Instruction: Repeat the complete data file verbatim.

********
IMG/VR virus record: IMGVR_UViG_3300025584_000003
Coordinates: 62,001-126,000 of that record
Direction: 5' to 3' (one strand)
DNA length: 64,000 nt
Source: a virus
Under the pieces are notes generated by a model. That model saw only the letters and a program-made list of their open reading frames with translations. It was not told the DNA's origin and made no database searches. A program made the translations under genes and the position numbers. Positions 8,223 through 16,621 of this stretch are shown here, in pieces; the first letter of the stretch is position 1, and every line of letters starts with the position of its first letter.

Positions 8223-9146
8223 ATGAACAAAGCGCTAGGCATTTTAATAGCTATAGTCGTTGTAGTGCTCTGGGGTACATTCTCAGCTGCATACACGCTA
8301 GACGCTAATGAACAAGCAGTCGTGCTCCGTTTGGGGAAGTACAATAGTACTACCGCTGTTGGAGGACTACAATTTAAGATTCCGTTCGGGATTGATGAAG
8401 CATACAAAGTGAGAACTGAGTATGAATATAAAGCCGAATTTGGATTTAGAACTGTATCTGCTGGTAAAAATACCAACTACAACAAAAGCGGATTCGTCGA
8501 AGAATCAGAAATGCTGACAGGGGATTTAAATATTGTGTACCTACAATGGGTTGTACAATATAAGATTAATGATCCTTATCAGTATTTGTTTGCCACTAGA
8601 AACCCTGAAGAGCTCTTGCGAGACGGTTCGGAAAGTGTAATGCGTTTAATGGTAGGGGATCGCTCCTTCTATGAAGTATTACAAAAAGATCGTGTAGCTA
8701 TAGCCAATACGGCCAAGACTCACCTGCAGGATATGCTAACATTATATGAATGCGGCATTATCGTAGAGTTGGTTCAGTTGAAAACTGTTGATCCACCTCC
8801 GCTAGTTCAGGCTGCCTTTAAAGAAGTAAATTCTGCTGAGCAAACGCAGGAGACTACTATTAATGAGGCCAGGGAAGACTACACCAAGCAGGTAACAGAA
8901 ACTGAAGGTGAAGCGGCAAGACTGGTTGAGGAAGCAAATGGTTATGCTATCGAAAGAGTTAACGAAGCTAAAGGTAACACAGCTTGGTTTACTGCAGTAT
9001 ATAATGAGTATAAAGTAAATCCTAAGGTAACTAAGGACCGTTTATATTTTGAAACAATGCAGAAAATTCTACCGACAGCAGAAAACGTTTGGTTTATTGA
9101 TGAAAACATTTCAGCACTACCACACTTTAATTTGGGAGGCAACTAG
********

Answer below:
IMG/VR virus record: IMGVR_UViG_3300025584_000003
Coordinates: 62,001-126,000 of that record
Direction: 5' to 3' (one strand)
DNA length: 64,000 nt
Source: a virus
Under the pieces are notes generated by a model. That model saw only the letters and a program-made list of their open reading frames with translations. It was not told the DNA's origin and made no database searches. A program made the translations under genes and the position numbers. Positions 8,223 through 16,621 of this stretch are shown here, in pieces; the first letter of the stretch is position 1, and every line of letters starts with the position of its first letter.

Positions 8223-9146
8223 ATGAACAAAGCGCTAGGCATTTTAATAGCTATAGTCGTTGTAGTGCTCTGGGGTACATTCTCAGCTGCATACACGCTA
8301 GACGCTAATGAACAAGCAGTCGTGCTCCGTTTGGGGAAGTACAATAGTACTACCGCTGTTGGAGGACTACAATTTAAGATTCCGTTCGGGATTGATGAAG
8401 CATACAAAGTGAGAACTGAGTATGAATATAAAGCCGAATTTGGATTTAGAACTGTATCTGCTGGTAAAAATACCAACTACAACAAAAGCGGATTCGTCGA
8501 AGAATCAGAAATGCTGACAGGGGATTTAAATATTGTGTACCTACAATGGGTTGTACAATATAAGATTAATGATCCTTATCAGTATTTGTTTGCCACTAGA
8601 AACCCTGAAGAGCTCTTGCGAGACGGTTCGGAAAGTGTAATGCGTTTAATGGTAGGGGATCGCTCCTTCTATGAAGTATTACAAAAAGATCGTGTAGCTA
8701 TAGCCAATACGGCCAAGACTCACCTGCAGGATATGCTAACATTATATGAATGCGGCATTATCGTAGAGTTGGTTCAGTTGAAAACTGTTGATCCACCTCC
8801 GCTAGTTCAGGCTGCCTTTAAAGAAGTAAATTCTGCTGAGCAAACGCAGGAGACTACTATTAATGAGGCCAGGGAAGACTACACCAAGCAGGTAACAGAA
8901 ACTGAAGGTGAAGCGGCAAGACTGGTTGAGGAAGCAAATGGTTATGCTATCGAAAGAGTTAACGAAGCTAAAGGTAACACAGCTTGGTTTACTGCAGTAT
9001 ATAATGAGTATAAAGTAAATCCTAAGGTAACTAAGGACCGTTTATATTTTGAAACAATGCAGAAAATTCTACCGACAGCAGAAAACGTTTGGTTTATTGA
9101 TGAAAACATTTCAGCACTACCACACTTTAATTTGGGAGGCAACTAG